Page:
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Format: Paperback Verified Purchase
A great book can inspire generations by perceptive characterisation and a meaningful take on the human condition. The farm that large, lugubrious and slightly backward Lennie and his companion George work on has a feel of anyplace, anytime near anytown. It's not a cheerful place, but has its' routines, had Steinbeck wanted, he could have asked Judy Garland to stop off there on the way to Oz. It might have cheered us all up, had she done so.

But there's something about misery, especially fatalistic misery, that is significant and may even help us consider our own direction of travel. Dickens was begged by readers of his penny magazines to end some of his books happily - but rightly refused.

Travelling to different places, hewing a rough living, dreaming of their own land, with rabbits for Lennie to pet, presumably a cathouse nearby for George to socialise in, without the insecurity, drudgery and hopelessness, makes this an aspirational novel. For a while. Until Lennie veers closer and closer to doing 'bad things', albeit, innocuously.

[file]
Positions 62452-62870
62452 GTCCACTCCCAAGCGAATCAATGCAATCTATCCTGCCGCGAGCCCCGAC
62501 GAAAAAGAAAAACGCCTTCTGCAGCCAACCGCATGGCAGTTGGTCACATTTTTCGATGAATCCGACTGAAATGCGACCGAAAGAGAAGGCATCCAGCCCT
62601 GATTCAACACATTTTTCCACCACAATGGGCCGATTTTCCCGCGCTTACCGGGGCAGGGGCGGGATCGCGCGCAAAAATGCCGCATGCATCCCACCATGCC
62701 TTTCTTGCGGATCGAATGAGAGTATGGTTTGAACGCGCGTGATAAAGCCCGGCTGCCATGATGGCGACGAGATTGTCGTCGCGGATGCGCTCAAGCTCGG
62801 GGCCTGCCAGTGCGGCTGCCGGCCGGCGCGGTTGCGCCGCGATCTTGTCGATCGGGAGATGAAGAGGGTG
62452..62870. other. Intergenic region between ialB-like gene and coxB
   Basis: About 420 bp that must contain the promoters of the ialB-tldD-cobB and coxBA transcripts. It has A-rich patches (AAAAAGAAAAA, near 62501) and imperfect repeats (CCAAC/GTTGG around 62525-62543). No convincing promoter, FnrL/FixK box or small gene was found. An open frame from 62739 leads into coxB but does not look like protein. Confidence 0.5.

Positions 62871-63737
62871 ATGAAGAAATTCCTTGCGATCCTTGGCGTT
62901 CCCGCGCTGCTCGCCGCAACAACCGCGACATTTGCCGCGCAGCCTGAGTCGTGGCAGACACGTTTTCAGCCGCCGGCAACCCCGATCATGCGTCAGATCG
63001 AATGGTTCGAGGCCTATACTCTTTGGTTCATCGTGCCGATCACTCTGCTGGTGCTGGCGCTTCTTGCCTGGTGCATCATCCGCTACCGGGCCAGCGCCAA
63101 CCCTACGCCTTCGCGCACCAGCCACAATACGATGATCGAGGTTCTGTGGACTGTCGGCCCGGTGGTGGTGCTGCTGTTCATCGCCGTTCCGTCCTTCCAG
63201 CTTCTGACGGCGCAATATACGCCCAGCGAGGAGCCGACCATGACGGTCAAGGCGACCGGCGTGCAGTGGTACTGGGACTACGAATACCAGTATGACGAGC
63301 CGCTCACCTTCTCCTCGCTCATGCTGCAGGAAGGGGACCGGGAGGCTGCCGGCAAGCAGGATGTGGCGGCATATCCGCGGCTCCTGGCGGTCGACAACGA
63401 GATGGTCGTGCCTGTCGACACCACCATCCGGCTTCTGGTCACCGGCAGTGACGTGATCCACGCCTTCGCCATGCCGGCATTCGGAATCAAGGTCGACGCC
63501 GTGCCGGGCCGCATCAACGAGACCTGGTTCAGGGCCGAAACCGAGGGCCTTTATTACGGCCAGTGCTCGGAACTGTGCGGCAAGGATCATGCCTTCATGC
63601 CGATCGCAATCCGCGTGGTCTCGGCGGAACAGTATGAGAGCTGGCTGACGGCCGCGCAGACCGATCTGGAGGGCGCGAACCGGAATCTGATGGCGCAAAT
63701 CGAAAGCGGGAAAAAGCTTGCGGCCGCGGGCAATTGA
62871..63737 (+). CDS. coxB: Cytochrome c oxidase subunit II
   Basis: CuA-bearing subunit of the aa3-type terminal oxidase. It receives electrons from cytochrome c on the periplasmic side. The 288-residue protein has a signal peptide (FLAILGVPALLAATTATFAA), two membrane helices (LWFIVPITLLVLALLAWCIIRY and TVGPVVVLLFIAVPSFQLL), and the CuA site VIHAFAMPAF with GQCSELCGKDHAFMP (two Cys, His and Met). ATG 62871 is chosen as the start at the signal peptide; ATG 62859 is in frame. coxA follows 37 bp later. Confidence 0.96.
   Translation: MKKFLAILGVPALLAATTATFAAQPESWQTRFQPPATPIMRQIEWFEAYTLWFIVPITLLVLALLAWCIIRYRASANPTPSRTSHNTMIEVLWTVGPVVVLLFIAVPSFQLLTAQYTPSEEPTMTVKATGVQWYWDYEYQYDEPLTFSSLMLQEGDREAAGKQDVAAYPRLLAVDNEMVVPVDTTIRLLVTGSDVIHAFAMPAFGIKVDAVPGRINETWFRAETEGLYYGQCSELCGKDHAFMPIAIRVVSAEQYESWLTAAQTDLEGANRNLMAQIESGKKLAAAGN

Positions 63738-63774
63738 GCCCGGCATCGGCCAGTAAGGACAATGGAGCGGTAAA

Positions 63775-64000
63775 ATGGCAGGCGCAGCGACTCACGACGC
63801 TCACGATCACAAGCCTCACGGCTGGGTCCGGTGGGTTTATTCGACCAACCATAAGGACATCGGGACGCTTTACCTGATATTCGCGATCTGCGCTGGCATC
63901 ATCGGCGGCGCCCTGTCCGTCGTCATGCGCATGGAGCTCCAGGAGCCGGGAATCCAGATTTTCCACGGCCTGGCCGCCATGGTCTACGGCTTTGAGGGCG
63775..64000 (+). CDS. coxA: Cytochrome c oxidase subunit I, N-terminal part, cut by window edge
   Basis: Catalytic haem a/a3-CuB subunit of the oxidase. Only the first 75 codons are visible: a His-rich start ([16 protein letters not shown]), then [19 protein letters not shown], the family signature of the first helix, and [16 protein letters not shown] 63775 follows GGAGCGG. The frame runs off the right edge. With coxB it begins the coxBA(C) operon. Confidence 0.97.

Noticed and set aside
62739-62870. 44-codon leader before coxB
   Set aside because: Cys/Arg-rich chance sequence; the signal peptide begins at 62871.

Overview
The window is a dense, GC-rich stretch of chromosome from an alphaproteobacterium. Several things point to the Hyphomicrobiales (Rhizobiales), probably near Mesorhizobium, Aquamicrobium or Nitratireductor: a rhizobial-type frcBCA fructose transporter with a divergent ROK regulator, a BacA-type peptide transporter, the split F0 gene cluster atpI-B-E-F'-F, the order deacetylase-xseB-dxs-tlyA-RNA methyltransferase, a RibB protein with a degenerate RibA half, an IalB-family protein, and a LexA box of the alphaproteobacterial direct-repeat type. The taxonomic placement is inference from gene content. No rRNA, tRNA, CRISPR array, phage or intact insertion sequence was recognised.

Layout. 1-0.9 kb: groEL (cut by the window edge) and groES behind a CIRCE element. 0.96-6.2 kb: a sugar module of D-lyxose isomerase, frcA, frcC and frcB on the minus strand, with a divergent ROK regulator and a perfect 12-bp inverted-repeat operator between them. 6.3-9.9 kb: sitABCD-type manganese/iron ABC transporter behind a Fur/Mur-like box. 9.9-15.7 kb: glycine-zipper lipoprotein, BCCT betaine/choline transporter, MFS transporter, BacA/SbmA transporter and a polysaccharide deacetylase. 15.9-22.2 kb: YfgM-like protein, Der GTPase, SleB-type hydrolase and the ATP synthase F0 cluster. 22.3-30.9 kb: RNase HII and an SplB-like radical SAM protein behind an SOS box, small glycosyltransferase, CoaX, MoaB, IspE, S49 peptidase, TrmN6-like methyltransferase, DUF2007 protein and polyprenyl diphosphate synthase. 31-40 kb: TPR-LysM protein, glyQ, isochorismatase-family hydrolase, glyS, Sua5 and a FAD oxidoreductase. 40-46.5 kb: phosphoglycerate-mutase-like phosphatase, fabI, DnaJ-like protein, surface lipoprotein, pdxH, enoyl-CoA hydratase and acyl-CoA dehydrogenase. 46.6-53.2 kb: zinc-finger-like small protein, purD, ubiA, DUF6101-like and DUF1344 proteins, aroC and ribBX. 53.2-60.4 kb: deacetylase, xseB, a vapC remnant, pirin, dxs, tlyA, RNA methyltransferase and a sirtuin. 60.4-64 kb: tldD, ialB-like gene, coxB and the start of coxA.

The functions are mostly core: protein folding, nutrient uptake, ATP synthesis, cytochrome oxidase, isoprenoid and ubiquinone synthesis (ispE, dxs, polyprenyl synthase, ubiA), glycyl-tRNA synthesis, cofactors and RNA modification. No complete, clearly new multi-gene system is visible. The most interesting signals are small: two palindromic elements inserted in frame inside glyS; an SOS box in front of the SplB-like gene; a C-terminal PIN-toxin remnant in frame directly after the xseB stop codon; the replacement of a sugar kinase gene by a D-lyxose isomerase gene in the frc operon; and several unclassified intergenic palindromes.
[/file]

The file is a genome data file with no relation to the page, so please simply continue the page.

John Steinbeck didn't need to write a 964 page novel like War and Peace to capture emotion, loyalty, buddy-mentality and destiny. Curley's wife - never named, just an appendage of Curley - is as much a victim of fate as of circumstances. The mannerisms, boredom, dislike of her jealous husband and belief she could have become someone in Hollywood is the same now for wannabes on tv talent contests and reality shows. All that's missing is talent; this great book's got plenty of reality.

The climax is bitter, sad, but inevitable. Those horses in the barn are still clanging and rattling their halter chains, flies are still buzzing, Curley probably has a new wife - called Curley's wife - Candy, Crookes, Slim and the others are still breaking their backs, hoping for the American Dream to become a reality with their own purty little farm and cottage; but Lennie is petting no more.